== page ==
Wednesday, January 16, 2019
January 16, 2019: Spring Previews: American Literature II
[A new semester is upon us, and with it comes a new Spring Preview series. Leading up to a special weekend post on book updates, plans, and hopes!]
On three short texts I’m adding to my three main units/time periods in Am Lit II.
1) “A Sweatshop Romance” (1898): All of these additions originated out of an overall sense that I wasn’t including in each unit some of the histories and issues that I most wanted to; in a lit survey, if there aren’t texts that address those particular contexts, we aren’t likely to talk much about them. Abraham Cahan’s short story about Jewish American workers in a NYC sweatshop allows me to add three to my late 19th century unit: immigration histories, Jewish American histories, and labor histories. It’s also a funny and romantic short story, one that engages its readers while it asks them to consider those complicated and vital time period and American issues and histories. I look forward to hearing my students’ responses!
2) “In the Land of the Free” (1909): The Chinese Exclusion Act, its many aftermaths and effects, and Asian American communities and histories are also central parts of that late 19th century unit, of course. But they continued into the early 20th century to be sure, and so featuring a short story by the great Sui Sin Far in that middle unit makes perfect sense. I’ve written about “Free” and Far many times in many spaces, so here will just say that this particular story teaches extremely well and should be a great way to expand the meanings of early 20th century America and Modernist writing in my survey class. I look forward to hearing my students’ responses!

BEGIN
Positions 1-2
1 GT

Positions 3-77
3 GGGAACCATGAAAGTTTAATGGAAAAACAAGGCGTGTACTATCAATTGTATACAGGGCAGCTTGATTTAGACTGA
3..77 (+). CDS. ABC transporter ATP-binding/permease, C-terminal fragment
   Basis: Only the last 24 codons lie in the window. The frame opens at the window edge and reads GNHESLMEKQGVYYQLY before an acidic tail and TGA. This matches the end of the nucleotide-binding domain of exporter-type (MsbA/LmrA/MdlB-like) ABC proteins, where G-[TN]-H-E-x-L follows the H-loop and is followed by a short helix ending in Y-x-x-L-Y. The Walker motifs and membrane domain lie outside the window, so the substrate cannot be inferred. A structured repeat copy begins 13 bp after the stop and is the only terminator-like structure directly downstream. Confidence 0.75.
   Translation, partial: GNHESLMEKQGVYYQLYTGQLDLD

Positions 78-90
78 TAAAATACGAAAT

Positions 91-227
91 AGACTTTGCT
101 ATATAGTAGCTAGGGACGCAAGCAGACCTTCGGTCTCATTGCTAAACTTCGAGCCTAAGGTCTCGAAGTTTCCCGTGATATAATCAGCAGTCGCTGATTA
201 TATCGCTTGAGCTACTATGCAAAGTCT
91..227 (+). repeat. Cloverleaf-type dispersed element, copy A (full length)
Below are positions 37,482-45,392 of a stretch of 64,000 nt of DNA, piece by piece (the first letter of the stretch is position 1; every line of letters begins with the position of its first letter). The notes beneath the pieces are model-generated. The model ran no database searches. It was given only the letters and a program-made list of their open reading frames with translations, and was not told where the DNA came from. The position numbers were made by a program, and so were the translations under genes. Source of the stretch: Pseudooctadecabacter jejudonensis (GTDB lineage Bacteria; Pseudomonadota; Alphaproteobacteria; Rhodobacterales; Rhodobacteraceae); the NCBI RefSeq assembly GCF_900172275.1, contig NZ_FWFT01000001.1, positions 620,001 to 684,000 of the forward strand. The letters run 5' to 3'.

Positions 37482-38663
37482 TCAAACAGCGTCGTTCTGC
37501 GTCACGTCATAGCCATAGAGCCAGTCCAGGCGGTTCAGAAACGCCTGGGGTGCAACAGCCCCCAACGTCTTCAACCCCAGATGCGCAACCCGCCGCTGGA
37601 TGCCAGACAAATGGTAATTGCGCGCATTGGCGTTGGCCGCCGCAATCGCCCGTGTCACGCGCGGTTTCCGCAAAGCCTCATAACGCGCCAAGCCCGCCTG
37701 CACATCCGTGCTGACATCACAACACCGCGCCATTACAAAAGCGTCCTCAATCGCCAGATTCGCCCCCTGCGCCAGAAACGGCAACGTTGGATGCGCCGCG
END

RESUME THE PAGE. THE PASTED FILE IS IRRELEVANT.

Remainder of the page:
3) Excerpts from Citizen (2014): My Am Lit II class begins with a heavy emphasis on African American histories and stories, with the late 19th century unit’s two main texts (Huck Finn and Marrow of Tradition) as a key reason why. The middle unit likewise features Nella Larsen’s Quicksand and Passing as two of the three main texts, so that emphasis continues into unit two as well. So I suppose it stands to reason that my late 20th/early 21st century unit focuses on other voices, cultures, and histories, and I remain very happy with the two main texts (Ceremony and The Namesake) in that unit. But I don’t think we can talk about 21st century America without some serious discussion about African American texts and contexts, and excerpts from Claudia Rankine’s wonderful poem seems like a perfect way to do that. I look forward to—well, you get the idea.
Next preview tomorrow,
PS. Spring previews of your own to share? I’d love to hear them!